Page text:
MWW: As a writer, what would you choose as your mascot/avatar?

JS: Maybe something magical that everyone wants to believe really exists, like a unicorn.

Register for Virtual MWW21 and meet Jessica!

“You CAN improve your writing skills,” says Angela Jackson-Brown

Meet award-winning author Angela Jackson-Brown

Angela Jackson-Brown is an award-winning writer, poet and playwright who teaches Creative Writing and English at Ball State University in Muncie, IN. She is a graduate of Troy University, Auburn University and the Spalding low-residency MFA program in Creative Writing. She has published her short fiction, Creative Nonfiction, and poetry in journals like The Louisville Journal and the Appalachian Review. She is author of Drinking From a Bitter Cup (WiDo Publishing, 2014), House Repairs (Negative Capability Press, 2018), and her latest novel, When Stars Rain Down, which will be published by Thomas Nelson, an imprint of HarperCollins, in the spring of 2021.

MWW board member and publicity chair, Leah Lederman, interviewed Angela about her writing and what she will present at MWW21.

MWW: As a writer, what would you choose as your mascot/avatar?

AJB: A worker bee. I am a productive writer because I am a hardworking writer who, much like the worker bee, realizes being a writer isn’t, most times, a very glamourous job.

MWW: What was an early experience where you learned that language had power?

AJB: The first time I learned that language had power was when I wrote my first story. I saw the impact it had on the people I shared it with, especially my daddy. I realized then that storytellers have the ability to transport other people to another place, even if only for a short period of time.

MWW: What’s your favorite takeaway from the session you’ll be teaching?

AJB: Improving our writing skills can be taught. There are some aspects of writing that are innate and either the person has “It” or they don’t BUT so much of writing can be learned if we are willing and open vessels. THAT is the one thing I hope everyone walks away believing. They can improve their writing skills. They just have to be willing to put in the hours/days/weeks/months/years needed to elevate their skill set.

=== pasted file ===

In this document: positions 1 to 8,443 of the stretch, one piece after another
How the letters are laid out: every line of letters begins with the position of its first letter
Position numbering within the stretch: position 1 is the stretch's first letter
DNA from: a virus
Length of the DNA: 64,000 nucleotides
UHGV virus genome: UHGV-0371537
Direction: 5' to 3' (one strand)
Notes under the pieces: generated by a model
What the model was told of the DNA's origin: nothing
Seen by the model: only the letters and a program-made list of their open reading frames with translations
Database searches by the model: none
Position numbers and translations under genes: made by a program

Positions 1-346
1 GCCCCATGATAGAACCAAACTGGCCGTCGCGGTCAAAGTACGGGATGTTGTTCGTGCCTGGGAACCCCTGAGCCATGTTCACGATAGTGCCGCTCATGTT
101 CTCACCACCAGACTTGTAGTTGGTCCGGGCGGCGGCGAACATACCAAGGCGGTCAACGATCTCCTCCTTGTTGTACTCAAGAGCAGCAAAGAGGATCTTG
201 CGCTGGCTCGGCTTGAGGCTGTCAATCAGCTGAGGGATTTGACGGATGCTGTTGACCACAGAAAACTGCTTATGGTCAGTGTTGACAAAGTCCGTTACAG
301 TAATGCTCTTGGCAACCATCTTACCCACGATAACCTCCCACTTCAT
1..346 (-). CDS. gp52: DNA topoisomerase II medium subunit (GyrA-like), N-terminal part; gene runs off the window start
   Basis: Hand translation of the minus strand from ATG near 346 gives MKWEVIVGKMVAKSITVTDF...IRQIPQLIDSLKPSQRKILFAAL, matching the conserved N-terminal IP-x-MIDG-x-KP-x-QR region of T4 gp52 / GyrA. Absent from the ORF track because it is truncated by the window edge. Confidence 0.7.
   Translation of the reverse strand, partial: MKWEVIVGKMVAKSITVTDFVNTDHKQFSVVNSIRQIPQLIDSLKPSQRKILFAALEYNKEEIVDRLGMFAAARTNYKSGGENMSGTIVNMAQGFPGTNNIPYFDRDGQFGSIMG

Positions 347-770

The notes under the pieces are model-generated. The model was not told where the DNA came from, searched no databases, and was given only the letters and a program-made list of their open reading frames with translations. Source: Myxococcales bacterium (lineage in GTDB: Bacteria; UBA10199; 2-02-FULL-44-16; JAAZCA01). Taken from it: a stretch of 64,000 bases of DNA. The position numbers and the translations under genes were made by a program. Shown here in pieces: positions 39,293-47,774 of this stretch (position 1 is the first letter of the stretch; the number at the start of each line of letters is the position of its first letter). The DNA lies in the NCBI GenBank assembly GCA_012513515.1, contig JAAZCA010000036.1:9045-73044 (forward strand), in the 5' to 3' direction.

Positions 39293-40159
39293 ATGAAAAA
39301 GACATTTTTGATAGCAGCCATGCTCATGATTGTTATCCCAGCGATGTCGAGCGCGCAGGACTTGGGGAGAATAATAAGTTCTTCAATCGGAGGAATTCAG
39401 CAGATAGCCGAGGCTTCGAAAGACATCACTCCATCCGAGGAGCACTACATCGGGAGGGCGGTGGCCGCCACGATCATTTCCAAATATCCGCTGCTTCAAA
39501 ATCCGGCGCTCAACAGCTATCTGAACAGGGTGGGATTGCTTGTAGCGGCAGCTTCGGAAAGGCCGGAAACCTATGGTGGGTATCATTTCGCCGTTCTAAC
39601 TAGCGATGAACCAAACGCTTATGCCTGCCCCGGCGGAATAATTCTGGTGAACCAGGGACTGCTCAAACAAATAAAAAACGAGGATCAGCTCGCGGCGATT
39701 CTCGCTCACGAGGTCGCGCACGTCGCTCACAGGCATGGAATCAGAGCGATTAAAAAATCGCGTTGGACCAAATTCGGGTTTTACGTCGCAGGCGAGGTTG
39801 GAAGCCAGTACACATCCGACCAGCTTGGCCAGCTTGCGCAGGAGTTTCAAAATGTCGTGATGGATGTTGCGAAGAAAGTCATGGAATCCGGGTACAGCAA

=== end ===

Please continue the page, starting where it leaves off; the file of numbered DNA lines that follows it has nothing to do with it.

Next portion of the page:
MWW: Why do you think this is important for writers to consider in their own work?

AJB: Writers need to know that writing is not just this mystical act that depends on some mysterious muse. Writing is back-breaking, sweat-inducing work. Every day, to be successful at being writers, we have to show up and put in the effort it takes to take our work to the next level. It is not for the faint of heart.

MWW: How do you channel real life experiences in your fiction — or do you? 

AJB: I primarily write historical fiction, so I am constantly weaving in the historical past into my fictional worlds. I can’t imagine writing without paying attention to what was happening when my novels are set. How do I write about politics in 1948 without mentioning Truman, Civil Rights and the Dixiecrats? Historical details are the bread and butter of any story, regardless of when it is set.

MWW: I’ve read Drinking from a Bitter Cup and can’t wait for When Stars Rain Down. In your writing, what are some themes that arise again and again?

AJB: Family relationships and spirituality almost always show up in my work. If a writer knows the intricacies of their characters’ relationships with other characters, then they have the tools to write a complex plot. Spirituality is something all of my characters grapple with because they, like us, are trying to figure out how they got here and what their purpose in life is going to be.

MWW: Do you deal with them differently in your separate works?

AJB: The outcomes are different but the strategies are the same in most of my work.

Register for Virtual MWW21 and meet Angela!